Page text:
AGL is one of Australia’s leading renewable energy companies and is Australia’s largest private owner, operator and developer of renewable generation assets. The company’s Retail Energy division sells and markets natural gas, electricity and energy related products and services to more than 3.8 million residential and small business customer accounts across New South Wales, Victoria, South Australia and Queensland.
The division receives payment from customers via a variety of methods, including direct billing, online, post and telephone. 600 dedicated agents are employed to handle the business of taking payment via AGL’s contact centres and IVR systems. The security of customer details is paramount and AGL complies fully with the Payment Card Industry Data Security Standards (PCI DSS) to protect sensitive credit and debit card details.
A large number of AGL’s customers opt to pay by telephone. The convenience of a quick telephone call to pay a bill, combined with the knowledge that a service agent is on hand to smooth out any problems, makes it a popular choice. The challenge for AGL was that this resulted in large volumes of card data flowing through the company’s IT and telephony infrastructure. PCI DSS regulations require extensive security checks and controls to take place regularly wherever card details are stored, so AGL found itself spending a great deal of time and money to simply maintain compliance.
AGL uses some interactive voice recognition systems, which helped to reduce the problem by allowing customers to enter their own card details, but recognised that in many cases customers wanted to speak to a real person rather than an automated recording. Drop-off rates for IVR are generally higher than for transactions managed by an agent, as an anomaly is likely to result in the customer ending the call. Any new system would need to be able to cope with wide fluctuations in transaction volumes; as a utility company, AGL’s business alters significantly according to seasonal variations.
A solution was suggested by BEA Systems, AGL’s Qualified Security Assessor, who is responsible for ensuring AGL’s compliance with the PCI regulations. BEA proposed Semafone’s secure payment method, designed specifically to protect card payments made through contact centres.
Semafone’s solution reduces the cost of PCI compliance by removing sensitive card data from the contact centre environment. When paying bills over the telephone, customers can input their credit and debit card details via their telephone keypad rather than saying them aloud. The card details are transmitted directly to the bank, avoiding the contact centre infrastructure and thereby reducing the number of checks and controls necessary to meet PCI regulations. This presented AGL with a very simple solution to the complex problem of eliminating data fraud and complying with PCI DSS.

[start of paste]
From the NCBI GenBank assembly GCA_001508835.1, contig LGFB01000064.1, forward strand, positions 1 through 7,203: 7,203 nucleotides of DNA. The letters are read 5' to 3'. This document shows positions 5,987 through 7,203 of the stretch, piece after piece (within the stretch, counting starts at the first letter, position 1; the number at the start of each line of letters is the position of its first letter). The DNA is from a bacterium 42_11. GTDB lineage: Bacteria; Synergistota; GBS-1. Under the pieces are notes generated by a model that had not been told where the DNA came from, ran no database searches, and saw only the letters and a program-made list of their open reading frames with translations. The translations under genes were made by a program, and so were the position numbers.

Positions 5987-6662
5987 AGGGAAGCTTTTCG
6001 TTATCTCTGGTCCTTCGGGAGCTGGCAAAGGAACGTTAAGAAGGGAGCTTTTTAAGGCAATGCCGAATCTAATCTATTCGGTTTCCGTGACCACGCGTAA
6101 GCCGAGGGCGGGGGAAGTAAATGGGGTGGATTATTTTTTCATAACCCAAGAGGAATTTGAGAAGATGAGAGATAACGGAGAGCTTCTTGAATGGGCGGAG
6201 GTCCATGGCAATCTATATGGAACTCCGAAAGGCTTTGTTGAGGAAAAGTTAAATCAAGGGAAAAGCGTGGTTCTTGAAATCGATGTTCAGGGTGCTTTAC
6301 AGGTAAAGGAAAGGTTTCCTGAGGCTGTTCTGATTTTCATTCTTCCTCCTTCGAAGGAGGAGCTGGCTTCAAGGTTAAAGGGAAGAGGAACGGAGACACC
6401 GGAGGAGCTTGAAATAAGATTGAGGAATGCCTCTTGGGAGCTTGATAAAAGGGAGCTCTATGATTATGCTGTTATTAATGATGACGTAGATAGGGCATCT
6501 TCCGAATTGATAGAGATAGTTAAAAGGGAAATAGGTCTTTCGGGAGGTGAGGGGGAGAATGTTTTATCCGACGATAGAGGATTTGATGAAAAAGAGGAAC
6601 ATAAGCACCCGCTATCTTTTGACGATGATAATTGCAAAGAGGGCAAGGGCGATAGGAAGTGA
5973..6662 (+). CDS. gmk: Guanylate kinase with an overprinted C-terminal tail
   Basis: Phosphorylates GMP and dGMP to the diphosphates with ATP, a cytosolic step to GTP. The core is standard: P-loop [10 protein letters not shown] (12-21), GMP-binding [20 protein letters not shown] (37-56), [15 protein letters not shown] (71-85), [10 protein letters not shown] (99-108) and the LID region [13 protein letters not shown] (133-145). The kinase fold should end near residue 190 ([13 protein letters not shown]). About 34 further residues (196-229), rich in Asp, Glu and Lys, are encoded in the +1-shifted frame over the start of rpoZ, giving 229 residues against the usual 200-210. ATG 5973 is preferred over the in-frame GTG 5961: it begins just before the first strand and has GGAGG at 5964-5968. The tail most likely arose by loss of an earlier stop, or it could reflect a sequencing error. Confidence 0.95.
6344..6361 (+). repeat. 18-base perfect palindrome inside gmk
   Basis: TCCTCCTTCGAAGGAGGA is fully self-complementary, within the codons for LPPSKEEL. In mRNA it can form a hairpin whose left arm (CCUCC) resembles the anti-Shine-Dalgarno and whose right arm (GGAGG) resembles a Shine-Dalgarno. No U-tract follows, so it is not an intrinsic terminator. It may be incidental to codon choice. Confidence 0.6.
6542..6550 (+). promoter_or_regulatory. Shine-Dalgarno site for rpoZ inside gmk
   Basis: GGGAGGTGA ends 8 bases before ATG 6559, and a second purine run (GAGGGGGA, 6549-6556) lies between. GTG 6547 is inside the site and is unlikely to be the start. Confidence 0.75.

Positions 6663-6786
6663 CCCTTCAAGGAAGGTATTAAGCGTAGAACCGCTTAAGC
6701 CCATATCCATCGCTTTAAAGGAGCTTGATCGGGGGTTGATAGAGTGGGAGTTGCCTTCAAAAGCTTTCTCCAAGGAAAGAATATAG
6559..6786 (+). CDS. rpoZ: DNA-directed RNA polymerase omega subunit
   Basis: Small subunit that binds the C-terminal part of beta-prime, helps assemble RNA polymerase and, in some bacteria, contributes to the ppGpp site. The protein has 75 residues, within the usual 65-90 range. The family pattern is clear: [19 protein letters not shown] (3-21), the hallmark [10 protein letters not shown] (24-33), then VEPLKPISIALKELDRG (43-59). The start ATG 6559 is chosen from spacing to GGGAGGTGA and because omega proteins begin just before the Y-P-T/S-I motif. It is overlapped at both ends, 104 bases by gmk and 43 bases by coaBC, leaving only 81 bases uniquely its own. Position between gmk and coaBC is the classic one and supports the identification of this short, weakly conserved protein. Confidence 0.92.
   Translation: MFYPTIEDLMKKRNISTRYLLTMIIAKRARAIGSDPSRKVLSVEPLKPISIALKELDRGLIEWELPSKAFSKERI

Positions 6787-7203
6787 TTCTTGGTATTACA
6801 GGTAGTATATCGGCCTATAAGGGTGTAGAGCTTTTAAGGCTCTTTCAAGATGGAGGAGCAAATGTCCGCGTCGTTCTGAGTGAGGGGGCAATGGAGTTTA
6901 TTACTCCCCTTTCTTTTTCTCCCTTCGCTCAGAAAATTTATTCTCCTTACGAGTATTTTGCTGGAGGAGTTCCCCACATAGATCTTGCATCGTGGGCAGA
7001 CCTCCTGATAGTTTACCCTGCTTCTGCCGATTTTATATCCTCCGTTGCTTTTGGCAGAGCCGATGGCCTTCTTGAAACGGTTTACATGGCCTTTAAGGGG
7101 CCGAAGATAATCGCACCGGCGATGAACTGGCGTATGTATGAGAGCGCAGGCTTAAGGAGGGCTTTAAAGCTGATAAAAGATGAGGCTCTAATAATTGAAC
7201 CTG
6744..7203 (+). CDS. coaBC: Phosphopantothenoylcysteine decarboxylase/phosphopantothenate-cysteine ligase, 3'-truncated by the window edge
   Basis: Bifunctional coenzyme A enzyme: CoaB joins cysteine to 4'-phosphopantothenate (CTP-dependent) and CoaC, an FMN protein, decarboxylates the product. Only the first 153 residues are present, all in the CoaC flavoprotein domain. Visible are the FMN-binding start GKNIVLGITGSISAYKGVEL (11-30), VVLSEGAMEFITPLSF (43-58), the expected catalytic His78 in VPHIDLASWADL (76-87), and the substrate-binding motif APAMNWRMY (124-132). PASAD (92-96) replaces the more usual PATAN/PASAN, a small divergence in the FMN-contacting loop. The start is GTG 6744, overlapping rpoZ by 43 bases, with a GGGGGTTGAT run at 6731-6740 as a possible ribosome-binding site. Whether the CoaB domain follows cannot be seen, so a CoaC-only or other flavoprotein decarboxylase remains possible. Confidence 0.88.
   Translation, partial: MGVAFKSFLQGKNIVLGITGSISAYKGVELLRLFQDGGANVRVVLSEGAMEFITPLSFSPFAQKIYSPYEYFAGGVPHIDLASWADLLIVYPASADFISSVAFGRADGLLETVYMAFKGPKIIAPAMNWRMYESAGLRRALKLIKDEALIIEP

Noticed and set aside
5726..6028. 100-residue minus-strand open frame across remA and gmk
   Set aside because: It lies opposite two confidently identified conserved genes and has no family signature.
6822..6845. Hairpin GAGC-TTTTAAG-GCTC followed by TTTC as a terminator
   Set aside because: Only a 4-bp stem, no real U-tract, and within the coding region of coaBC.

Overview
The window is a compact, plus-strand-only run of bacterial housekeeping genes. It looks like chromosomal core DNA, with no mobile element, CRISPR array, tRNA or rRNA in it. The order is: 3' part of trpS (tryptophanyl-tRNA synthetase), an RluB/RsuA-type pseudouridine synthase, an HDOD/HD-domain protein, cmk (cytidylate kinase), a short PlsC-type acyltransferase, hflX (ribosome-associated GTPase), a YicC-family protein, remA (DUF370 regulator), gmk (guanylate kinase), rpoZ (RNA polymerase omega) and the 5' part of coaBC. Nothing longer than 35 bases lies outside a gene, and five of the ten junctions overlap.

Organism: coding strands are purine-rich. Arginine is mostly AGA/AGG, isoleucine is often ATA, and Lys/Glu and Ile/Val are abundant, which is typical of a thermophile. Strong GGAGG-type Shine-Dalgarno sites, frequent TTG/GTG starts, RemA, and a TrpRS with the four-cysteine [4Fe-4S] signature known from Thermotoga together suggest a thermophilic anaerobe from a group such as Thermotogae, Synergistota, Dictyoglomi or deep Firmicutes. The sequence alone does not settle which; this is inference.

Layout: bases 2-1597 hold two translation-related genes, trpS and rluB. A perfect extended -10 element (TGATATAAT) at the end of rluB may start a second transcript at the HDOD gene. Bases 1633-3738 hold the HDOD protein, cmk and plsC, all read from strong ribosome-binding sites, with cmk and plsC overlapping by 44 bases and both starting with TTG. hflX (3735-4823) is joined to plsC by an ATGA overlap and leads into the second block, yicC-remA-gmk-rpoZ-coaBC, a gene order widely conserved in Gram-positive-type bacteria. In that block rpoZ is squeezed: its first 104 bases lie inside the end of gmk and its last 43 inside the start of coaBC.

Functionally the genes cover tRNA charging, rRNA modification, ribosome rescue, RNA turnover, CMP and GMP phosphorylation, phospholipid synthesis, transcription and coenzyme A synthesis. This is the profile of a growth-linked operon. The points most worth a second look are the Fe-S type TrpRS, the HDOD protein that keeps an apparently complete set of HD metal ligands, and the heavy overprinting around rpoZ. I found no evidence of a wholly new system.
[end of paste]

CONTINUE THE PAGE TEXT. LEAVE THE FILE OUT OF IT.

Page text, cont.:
AGL was also impressed by the way in which Semafone’s solution increased security without compromising customer service. Semafone masks the tones made by the keypad so that numbers cannot be identified by their sound, leaving the agent free to continue the conversation with the customer throughout the transaction. Any problems, such as mis-keying of numbers, can be rectified straight away.
Semafone’s system has been installed in AGL’s contact centres in Sydney and Melbourne. Semafone was integrated with a variety of different CRM (Customer Relationship Management) and back office systems including SAP, and with AGL’s payment gateways.
“This is Semafone’s first major implementation in Australia and we can see that AGL is leading the way in securing their payments systems,” commented Tim Critchley, CEO of Semafone. “The organisation has recognised that credit card fraud is a real risk for telephone payments and has taken steps to protect customers. We’re very pleased that we have been able to help the company cut the cost of PCI DSS compliance and improve customer service at the same time.”
Not only has AGL been able to make a dramatic reduction in the cost of compliance, but the company’s customers have also benefitted from Semafone’s payment method. They no longer need to worry about the risk of saying card numbers out loud in a public place, such as an open plan office and are able to continue their conversation with the agent while they pay their utilities bills.
AGL’s customers have reacted well to the change. When agents ask a customer to enter their card number into the keypad, it’s immediately clear that this is helping to improve security. This has enabled AGL to maintain the high standard of service that it has always offered, while improving security and cutting the cost of PCI compliance. Everyone is better off as a result.